## If F Is Continuous On (−∞, ∞), What Can You Say About Its Graph?

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## Answers ( 2 )

## If F Is Continuous On (−∞, ∞), What Can You Say About Its Graph?

## Introduction

Calculus is a powerful tool in mathematics, and one of its fundamentals is the concept of a continuous function. A continuous function is one that can be drawn in one stroke without lifting the pencil from the paper, meaning that no matter how small or large we zoom in, the graph still looks smooth. But what does this mean for functions with an infinite domain? How do these graphs look, and what can we say about them? In this blog post, we will explore this concept further and answer the question: if f is continuous on (−∞, ∞), what can you say about its graph?

## Theorem 1: If f is continuous on (−∞, ∞), then its graph is a connected set

A function is continuous if given any two real numbers a and b, no matter how close together they are, we can always find a corresponding value c between them such that |f(a) – f(b)| < ε. This means that the graph of a continuous function will always be a connected set.

## Theorem 2: If f is continuous on (−∞, ∞), then its graph is a closed set

Theorem 2: If f is continuous on (−∞, ∞), then its graph is a closed set.

This theorem states that if a function is continuous over an infinite interval, then its graph will be a closed set. A closed set is defined as a set that contains all of its limit points. In other words, a closed set is a complete set – it contains everything it should contain, and nothing that it shouldn’t.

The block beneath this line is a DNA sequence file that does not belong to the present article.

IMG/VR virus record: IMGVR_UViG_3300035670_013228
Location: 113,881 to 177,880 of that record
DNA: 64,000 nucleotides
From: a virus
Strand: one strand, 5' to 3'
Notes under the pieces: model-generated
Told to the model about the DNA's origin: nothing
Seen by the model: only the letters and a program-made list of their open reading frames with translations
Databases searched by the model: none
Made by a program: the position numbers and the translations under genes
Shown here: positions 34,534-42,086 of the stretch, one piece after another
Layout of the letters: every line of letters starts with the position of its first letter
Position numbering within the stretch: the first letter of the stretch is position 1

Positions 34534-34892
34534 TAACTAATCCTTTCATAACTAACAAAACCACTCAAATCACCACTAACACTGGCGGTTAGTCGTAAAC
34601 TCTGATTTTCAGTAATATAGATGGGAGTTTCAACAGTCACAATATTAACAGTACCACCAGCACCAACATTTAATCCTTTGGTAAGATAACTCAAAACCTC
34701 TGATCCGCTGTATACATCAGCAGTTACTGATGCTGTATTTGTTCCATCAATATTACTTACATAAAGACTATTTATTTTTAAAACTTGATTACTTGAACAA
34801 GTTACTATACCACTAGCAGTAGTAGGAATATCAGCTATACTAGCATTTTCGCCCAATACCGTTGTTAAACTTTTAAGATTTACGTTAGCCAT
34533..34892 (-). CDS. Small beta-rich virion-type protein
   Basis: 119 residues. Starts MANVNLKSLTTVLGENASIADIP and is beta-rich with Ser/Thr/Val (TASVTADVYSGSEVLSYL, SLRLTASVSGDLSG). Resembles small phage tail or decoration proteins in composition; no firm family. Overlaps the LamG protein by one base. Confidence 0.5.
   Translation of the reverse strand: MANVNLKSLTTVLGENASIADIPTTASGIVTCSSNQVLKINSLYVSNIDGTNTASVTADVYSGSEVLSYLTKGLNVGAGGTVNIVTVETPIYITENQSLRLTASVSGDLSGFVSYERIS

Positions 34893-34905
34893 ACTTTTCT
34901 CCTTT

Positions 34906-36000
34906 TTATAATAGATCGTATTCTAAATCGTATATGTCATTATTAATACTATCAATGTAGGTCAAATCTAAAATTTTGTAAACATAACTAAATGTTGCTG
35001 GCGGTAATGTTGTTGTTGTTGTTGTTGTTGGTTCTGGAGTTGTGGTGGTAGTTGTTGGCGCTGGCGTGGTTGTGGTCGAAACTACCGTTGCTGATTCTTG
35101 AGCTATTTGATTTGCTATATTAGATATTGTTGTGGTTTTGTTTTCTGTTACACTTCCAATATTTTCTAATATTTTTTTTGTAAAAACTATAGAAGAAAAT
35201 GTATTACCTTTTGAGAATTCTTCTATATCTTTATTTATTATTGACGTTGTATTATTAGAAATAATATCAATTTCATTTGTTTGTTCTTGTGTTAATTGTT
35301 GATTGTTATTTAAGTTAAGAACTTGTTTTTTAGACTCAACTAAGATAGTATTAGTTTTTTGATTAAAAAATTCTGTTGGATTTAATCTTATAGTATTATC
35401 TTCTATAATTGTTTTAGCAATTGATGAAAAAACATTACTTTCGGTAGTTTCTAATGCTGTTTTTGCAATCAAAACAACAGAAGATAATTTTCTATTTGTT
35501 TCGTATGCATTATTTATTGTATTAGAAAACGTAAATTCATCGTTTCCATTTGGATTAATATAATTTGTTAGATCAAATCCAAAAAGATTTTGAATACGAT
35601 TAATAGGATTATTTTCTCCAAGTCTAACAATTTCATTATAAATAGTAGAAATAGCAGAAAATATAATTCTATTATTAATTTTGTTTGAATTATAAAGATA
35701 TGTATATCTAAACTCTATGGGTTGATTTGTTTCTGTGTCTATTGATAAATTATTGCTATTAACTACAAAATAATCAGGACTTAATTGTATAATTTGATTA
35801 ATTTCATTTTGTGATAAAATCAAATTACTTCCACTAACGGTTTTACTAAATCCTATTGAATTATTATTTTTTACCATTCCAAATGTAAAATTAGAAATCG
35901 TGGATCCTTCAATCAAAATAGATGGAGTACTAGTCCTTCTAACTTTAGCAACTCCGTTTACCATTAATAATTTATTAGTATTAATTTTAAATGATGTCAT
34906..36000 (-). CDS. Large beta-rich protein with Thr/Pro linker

## Corollary: If f is continuous on (−∞, ∞) and F has an inverse function, then the graph of F is also a connected set

If F is continuous on (−∞, ∞), and if F has an inverse function, then the graph of F is also a connected set.

## Conclusion

In conclusion, when a function is continuous on an infinite domain such as (-∞, ∞), it means that its graph will be smooth and without any breaks or gaps. This can be seen by examining the definition of continuity: a function is continuous at a point iff its values approach each other from both sides of this point. The implication of this for the graph of F(-∞, ∞) is that there are no abrupt jumps in the curve which would indicate discontinuity; instead, the graph has one smooth line which connects all points across the domain.

Are you curious about what the graph of a continuous function looks like?

If the function is continuous on the interval of negative infinity to positive infinity (or, simply, (−∞, ∞), then you can say that its graph is smooth and continuous.

A continuous function is one that has no breaks or gaps in its graph. This means that if we were to zoom in on any given part of the graph, that part would look just as smooth and continuous as the entire graph.

Continuous functions are also known as “smooth” functions because they have no abrupt changes or jumps in their graph. ️ This means that the rate of change of the function is continuous and it is always increasing or decreasing at a steadily increasing or decreasing rate.

The graph of a continuous function on the interval of (−∞, ∞) would also look like a line with no sharp corners or breaks. This means that the graph is connected, meaning that any two points on the graph can be connected by a line without having to go around a sharp corner or jump.

Finally, a continuous function on the interval of (−∞, ∞) would also have a continuous derivative. This means that if you were to take the derivative of the function at any point on the graph, that derivative would also be continuous.

In short, if a function is continuous on the interval of (−∞, ∞), you can say that its graph is smooth, connected, and has a continuous derivative.